Microbial polysaccharides have rheological properties that match the industrial demands and can be produced in large amounts and high purity. Since 1940, dextran and levan have found numerous pharmaceutical and food applications. Fructose-oligosaccharides (FOS) have interesting properties for food applications as they have a low sweetness compared to sucrose, are essentially calorie-free, and noncariogenic [23]. Food applications of inulin and FOS are based mainly on their prebiotic properties. Remarkably, fructose based polymers have ability to be fermented by gut microflora which, leads to improvement of the intestinal flora and increases mineral absorption [24,25]. The levan from L. sanfranciscensis LTH 2590 also exhibits prebiotic effects as demonstrated in vitro by different experimental approaches [15,26]. Fructans play a role in the cellular stress tolerance of plants through stabilization of membranes [27]. The property of FOS and EPS to protect bacteria against various stresses enable their application to improve the survival and activity of LAB during the preparation and storage of fermented milk products.

EPS produced by LAB, are widely used to improve the body and texture of yoghurt and other fermented milk products like dahi [8,28]. Dahi is a popular fermented milk product of India having 3.5-8% fat, similar to yoghurt, consumed in almost every household [29]. Health awareness among consumers generated more demands for low-caloric, especially low-fat or fat-free dairy products in market. However, since milk fat contributes to the flavour, body and texture development of the dairy products, removal leads to textural and functional defects in low fat fermented milk products. In case of low fat yoghurt and dahi, a lack of flavour, weak body and poor texture are the major problems [30]. In this perspective, EPS producing LAB as ‘biothickeners’ offer natural, more acceptable and preferred approach to many additives. These cultures meet the consumer requirement for products with low levels of chemical additives [31,32], reduce the amount of total solids required without affecting the textural attributes [31,33] and improves sensory properties [34]. Low fat dahi made using different EPS producing cultures of L. Lactis subsp. Lactis PM23, S. thermophilus ST and L. Lactis NCDC 191 found to be more acceptable in terms of body, texture and flavour as compared to dahi made with EPS negative culture NCDC 167 [35].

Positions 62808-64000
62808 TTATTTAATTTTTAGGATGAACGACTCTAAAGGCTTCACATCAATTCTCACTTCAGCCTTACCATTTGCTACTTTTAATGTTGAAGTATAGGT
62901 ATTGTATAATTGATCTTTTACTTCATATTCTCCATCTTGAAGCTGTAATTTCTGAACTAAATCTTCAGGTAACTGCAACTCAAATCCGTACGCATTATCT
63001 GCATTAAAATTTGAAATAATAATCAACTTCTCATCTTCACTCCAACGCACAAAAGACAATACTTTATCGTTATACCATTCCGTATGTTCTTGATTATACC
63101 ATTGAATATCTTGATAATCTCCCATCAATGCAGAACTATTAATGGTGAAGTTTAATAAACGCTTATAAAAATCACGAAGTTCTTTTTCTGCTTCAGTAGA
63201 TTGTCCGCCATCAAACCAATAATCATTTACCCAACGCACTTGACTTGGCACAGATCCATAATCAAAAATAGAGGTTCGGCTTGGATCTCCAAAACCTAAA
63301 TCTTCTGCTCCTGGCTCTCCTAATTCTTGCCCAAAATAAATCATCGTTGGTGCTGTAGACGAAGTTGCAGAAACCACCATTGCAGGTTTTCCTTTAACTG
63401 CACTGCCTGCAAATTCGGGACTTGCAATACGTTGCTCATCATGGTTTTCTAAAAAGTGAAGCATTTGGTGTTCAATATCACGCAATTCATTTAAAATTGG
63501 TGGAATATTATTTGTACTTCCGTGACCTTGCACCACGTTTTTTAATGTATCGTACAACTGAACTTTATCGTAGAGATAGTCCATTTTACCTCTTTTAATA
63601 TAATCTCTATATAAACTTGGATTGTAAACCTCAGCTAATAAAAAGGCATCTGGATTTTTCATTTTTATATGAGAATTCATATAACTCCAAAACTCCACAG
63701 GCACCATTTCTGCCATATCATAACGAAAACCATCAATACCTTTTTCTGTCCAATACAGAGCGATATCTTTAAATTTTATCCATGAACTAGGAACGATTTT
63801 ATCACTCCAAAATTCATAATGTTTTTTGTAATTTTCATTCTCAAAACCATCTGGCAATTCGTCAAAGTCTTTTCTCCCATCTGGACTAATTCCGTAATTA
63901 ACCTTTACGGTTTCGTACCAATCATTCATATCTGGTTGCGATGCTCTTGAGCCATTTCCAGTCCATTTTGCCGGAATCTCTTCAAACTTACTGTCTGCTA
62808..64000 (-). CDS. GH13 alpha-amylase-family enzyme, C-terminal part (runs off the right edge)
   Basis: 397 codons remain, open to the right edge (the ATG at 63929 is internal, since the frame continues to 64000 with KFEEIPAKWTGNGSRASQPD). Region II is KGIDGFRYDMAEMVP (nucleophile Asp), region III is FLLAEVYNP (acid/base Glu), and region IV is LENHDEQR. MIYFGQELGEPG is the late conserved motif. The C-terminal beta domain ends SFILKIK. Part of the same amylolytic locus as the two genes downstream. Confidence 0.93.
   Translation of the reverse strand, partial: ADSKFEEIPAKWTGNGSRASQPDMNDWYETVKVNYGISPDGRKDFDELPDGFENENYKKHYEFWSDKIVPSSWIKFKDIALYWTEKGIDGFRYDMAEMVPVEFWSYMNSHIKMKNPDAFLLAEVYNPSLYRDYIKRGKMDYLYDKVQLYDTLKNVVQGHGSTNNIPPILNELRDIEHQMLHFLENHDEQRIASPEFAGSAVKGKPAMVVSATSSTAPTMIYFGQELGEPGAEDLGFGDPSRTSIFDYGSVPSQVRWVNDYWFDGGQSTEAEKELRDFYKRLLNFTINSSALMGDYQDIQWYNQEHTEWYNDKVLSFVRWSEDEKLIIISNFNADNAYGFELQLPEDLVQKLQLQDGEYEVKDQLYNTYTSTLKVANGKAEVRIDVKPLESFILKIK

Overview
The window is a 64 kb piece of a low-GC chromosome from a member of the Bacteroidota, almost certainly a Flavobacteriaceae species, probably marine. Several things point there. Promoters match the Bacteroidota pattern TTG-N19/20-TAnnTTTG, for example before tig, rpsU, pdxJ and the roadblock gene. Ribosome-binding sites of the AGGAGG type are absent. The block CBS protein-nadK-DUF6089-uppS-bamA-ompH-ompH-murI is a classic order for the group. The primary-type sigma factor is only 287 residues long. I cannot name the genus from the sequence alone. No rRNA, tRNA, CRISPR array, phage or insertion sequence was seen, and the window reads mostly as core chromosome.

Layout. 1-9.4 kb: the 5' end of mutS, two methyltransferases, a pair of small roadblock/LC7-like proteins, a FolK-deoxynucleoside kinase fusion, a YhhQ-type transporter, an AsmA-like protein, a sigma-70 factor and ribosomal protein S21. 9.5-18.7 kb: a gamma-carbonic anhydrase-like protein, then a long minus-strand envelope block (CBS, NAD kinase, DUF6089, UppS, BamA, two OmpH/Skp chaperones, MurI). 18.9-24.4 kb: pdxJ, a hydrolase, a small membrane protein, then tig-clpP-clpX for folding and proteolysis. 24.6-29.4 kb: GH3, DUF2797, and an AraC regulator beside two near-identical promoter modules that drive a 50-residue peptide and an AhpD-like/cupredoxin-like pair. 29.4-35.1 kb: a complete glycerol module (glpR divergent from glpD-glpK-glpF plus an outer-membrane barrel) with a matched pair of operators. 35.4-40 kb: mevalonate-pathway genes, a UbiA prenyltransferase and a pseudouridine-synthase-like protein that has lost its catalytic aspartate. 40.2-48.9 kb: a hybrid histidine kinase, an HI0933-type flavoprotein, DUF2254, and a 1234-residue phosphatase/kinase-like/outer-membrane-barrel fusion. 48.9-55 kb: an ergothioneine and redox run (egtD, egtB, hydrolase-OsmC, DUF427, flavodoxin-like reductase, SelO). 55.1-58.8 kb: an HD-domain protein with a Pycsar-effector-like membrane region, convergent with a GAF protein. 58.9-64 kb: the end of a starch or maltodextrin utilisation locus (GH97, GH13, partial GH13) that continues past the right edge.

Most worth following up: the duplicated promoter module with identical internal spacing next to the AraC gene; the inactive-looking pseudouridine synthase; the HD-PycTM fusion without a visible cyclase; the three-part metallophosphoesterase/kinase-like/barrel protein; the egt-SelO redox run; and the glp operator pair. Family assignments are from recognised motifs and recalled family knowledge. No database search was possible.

The microstructural studies showed that dahi made with EPS-producing strains had more open structure and pores with discontinuous casein matrix than the controlled dahi, which had relatively compact linear structure [38]. To overcome the defects of low fat cheeses, manufacturers have used texture promoting or ropy cultures for many years particularly where addition of stabilizer is prohibited. Such ropy strains may impart higher flavour intensity in the fermented milk due to the carbohydrate masking the flavour, mouth feel and other attributes may also be affected. The apparent viscosity of skim milk gel made by two ropy cultures, namely B-6 and KT-24 (later identified as Lc. Lactis subsp. Lactis strains) was increased as compared to that made by non-ropy cultures [35,39]. Recently, Florencia [40] studied rheology of spreadable goat cheese made with autochthonous lactic cultures differing in their ability to produce EPS and concluded that cheese made with EPS producing strain showed smaller elastic or storage module (G'), viscous or loss module (G"), and complex viscosity (η*) values over the range of frequencies studied and smaller critic stress values than the cheese without EPS producing strain.

EPS-producing L. rhamnosus JAAS8 in combination with non- EPS-producing yogurt strains increased both the water-holding capacity (WHC) and viscosity of the fermented products when compared with the control made with non-EPS-producing yogurt starters [41]. Partial or total replacement of non-EPS-producing L. delbrueckii subsp. bulgaricus with EPS-producing L. rhamnosus JAAS8 resulted in significant increases of about 16% and 21%, respectively, in apparent viscosity and an increase of about 2% in the WHC of the fermented products. To reduce the amount of added milk solids, to improve yoghurt viscosity, to enhance texture and mouth feel and to avoid syneresis during fermentation or upon storage of the fermented milk products, EPS producing functional starters are interesting. Yogurt made with EPS producing cultures has better water binding capacity, which decreases the product’s susceptibility to syneresis [42-44]. However, no simple correlation has been established between viscosity and quantity of EPS produced. It is opined that it may be more beneficial to use a combination of ropy and non-ropy starter cultures than using only ropy strains [45].